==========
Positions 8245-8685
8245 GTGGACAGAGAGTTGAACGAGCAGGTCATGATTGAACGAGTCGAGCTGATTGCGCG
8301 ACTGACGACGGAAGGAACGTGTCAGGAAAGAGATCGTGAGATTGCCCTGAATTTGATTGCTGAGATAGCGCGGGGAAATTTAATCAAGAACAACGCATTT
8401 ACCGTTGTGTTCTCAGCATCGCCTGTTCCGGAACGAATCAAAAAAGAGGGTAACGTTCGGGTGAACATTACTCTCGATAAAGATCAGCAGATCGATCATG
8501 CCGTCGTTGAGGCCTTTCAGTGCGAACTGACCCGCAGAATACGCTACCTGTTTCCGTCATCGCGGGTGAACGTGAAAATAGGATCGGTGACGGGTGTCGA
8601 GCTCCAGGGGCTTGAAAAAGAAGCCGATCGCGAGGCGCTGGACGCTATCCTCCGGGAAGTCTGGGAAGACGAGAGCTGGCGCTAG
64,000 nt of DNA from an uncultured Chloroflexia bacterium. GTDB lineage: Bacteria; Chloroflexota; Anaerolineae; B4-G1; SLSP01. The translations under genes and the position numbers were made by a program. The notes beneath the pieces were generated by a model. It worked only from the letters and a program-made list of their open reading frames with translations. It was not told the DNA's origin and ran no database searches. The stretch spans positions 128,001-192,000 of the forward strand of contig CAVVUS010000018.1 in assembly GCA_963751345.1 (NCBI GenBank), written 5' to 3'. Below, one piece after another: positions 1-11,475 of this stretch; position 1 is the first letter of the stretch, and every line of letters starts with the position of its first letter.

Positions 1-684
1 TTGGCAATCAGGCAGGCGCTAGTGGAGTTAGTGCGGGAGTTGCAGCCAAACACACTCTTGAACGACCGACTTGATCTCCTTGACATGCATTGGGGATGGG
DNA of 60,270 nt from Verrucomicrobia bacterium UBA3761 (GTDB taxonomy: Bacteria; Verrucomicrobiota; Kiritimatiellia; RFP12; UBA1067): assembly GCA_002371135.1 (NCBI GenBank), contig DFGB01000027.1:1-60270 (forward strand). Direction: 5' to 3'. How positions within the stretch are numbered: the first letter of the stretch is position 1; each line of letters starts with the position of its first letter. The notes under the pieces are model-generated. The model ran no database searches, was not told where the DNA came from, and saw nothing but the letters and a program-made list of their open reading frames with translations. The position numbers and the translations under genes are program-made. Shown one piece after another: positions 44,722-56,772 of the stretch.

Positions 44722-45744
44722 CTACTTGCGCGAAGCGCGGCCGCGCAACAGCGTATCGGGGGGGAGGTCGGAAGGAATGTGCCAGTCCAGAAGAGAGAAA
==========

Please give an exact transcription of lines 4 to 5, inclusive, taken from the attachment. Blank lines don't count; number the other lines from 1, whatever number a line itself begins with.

8401 ACCGTTGTGTTCTCAGCATCGCCTGTTCCGGAACGAATCAAAAAAGAGGGTAACGTTCGGGTGAACATTACTCTCGATAAAGATCAGCAGATCGATCATG
8501 CCGTCGTTGAGGCCTTTCAGTGCGAACTGACCCGCAGAATACGCTACCTGTTTCCGTCATCGCGGGTGAACGTGAAAATAGGATCGGTGACGGGTGTCGA